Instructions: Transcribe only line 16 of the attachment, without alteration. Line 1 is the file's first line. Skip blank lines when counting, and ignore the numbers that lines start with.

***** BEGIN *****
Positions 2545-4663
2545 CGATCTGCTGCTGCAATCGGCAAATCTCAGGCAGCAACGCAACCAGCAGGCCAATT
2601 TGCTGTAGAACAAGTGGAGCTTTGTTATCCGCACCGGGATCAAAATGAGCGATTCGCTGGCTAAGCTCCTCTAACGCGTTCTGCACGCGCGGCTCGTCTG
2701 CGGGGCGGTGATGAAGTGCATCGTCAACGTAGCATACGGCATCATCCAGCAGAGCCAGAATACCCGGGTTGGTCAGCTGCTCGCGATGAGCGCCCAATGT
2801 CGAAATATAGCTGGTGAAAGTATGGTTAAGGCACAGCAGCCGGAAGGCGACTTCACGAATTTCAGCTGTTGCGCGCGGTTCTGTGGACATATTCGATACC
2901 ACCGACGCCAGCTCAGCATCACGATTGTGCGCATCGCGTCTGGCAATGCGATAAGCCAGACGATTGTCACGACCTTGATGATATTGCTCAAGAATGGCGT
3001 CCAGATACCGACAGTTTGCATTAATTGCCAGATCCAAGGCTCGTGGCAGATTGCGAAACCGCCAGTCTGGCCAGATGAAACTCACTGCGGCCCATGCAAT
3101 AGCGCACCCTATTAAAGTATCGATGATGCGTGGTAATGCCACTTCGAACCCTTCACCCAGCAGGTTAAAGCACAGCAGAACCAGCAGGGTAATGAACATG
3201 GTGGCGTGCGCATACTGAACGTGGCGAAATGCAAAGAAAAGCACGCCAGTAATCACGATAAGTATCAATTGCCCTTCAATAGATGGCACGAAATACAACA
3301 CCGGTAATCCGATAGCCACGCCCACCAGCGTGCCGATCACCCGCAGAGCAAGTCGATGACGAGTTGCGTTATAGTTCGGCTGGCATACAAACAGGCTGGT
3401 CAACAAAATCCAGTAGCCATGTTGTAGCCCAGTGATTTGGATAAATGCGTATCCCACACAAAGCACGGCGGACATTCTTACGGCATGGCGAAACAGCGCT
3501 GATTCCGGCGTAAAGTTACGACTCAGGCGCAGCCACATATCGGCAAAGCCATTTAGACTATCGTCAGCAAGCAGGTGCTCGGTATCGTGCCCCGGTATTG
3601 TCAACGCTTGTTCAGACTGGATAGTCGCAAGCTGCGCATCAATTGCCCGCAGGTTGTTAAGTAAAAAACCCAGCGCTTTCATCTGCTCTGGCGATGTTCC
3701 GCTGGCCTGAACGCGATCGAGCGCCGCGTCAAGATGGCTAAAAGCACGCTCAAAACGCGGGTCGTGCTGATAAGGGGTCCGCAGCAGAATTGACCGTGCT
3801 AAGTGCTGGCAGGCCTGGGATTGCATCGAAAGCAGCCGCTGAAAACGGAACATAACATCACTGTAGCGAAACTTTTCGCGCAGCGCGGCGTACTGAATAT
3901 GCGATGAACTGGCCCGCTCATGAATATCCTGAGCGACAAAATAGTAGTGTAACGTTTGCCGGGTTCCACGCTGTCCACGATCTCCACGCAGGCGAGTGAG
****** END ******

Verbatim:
3901 GCGATGAACTGGCCCGCTCATGAATATCCTGAGCGACAAAATAGTAGTGTAACGTTTGCCGGGTTCCACGCTGTCCACGATCTCCACGCAGGCGAGTGAG